Urban ecological theory, or if you prefer, simply urban theory as developed over 20 years in BES, addresses all the four kinds of components of the urban ecosystem mentioned above – biological, physical, social, and constructed.  The paper we have written discusses the initial anchoring theories of BES (environmental gradient theory and the watershed).  It goes on to describe how these two anchoring theories were tied together by three additional “bridging” theories: hierarchical patch dynamics, the variable source area theory of hydrology, and theory of socio-spatial heterogeneity.  These anchors and bridge spans were the theoretical content for roughly the first decade of BES.  During the second decade, additional disciplinary perspectives were integrated into the project, the original theories were refined, and new synthesizing concepts were added.  This allowed us to use three dimensions of complexity — space, organization, and temporal change — to organize and link areas as disparate as urban bid rent theory, riparian function, hybrid social-ecological land cover theory, and the role of biodiversity and species traits in the context of metacommunity theory.  Other contributions are discussed in the paper as well.  We’ll post again and tweet when the paper is available.

What emerges is a rich view of urban theory that is deeply ecological.  This is appropriate because ecology is the science of interactions in which organisms are involved.  Those organisms and their social and engineered structures[iv], and the processes they mediate, are parts of urban ecosystems.  But the presence, work and adaptation of organisms — including people as biological and cultural agents — are ecological phenomena in cities as surely as they are in a designated conservation area.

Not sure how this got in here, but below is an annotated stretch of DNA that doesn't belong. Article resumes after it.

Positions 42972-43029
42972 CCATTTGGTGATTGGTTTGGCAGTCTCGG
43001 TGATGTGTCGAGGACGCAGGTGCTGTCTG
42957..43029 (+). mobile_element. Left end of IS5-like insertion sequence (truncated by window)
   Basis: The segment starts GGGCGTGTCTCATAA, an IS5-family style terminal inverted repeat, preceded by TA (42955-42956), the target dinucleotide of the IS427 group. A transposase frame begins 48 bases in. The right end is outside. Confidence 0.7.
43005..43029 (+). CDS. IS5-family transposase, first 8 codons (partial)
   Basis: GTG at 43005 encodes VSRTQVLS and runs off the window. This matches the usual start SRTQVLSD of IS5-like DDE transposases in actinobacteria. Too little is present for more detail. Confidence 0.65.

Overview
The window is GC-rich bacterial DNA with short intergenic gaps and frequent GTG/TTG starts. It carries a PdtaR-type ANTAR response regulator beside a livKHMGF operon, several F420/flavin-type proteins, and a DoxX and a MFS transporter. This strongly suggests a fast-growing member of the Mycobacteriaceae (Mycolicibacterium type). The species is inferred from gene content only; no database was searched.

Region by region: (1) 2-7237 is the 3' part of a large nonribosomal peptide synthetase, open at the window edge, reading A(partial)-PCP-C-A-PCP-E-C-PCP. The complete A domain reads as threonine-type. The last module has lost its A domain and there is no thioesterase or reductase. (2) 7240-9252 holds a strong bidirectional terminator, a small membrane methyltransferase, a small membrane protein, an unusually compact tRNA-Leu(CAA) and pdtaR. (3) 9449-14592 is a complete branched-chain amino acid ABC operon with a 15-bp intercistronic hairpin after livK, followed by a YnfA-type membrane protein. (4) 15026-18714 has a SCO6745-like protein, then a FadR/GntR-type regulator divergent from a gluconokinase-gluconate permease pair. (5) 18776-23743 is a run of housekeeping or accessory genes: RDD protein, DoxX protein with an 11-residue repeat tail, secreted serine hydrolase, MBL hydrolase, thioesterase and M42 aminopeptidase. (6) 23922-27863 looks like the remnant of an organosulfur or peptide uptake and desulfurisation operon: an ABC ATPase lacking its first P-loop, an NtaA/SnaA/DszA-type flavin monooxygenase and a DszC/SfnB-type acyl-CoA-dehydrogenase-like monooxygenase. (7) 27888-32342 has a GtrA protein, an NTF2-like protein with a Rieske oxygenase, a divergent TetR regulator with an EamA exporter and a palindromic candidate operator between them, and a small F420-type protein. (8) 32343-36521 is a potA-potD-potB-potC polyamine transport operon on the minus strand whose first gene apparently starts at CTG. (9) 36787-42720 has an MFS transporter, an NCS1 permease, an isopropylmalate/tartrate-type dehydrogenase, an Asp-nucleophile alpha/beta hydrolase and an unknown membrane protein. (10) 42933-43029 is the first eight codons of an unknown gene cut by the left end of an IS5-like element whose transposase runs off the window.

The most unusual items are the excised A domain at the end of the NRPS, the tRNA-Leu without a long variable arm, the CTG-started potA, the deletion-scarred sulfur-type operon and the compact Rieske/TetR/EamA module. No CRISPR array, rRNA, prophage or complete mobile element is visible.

The big tools of ecological thinking — ecological theory in general and the ways it is used to guide research and application — are the ecosystem and the interactive network.  When put in the context of past and ongoing evolutionary adaptation, spatial heterogeneity across interacting scales, and a concern for processes rather than just static states, the full richness of ecological thinking emerges.  This way of thinking — this theory — translates well to urban places.  First, the theory identifies the general components and the broad kinds of interactions that occur in urban areas.  In a sense, both of these are just different flavors of the same thing — an interactive structure involving organisms and the things they affect and are affected by.  But urban systems require explicit attention to humans as not only as organisms, but as socially interactive individuals, as larger societies, and as various kinds of actors and aggregations within society.  Humans in their urban richness are as much ecological agents as are plants, microbes, and animals.  The constructed world is as much a part of urban ecosystems as is bedrock, sediments, climate, water, and air.  So it seems not only reasonable but also necessary to place ecology — the science of interaction — in the very center of urban science and theory.  Ecology is the nugget in the center of urban theory.  It can also be said to be a core part of the thinking of sustainable urban planning and design, of the use of nature based solutions to urban environmental problems, and of improvement of environmental justice in cities, towns, and suburbs.  Urban ecological theory is urban theory.


[i] The background thinking on theory relevant to contemporary ecology is summarized in Pickett STA, Kolasa J, Jones CG. 2007. Ecological Understanding: The Nature of Theory and the Theory of Nature, 2nd edition. Academic Press

[ii] Grimm NB, Cook EM, Hale RL, Iwaniec DM. 2016. A broader framing of ecosystem services in cities: Benefits and challenges of built, natural, or hybrid system function. Pages 203–212 in K. C. Seto, W. D. Solecki, and C. A. Griffith, editors. The Routledge Handbook of Urbanization and Global Environmental Change. Routledge, New York.

[iii] The richness of the human ecosystem is presented by Burch WR Jr, Machlis GE, Force JE. 2017. The Structure and Dynamics of Human Ecosystems: Toward a Model for Understanding and Action. Yale University Press, New Haven.

[iv] Ecological engineering a concept introduced by Clive Jones , John Lawton, and Moshe Shachak, is nicely explained by Mitsch WJ. 2012. What is ecological engineering? Ecological Engineering 45:5–12.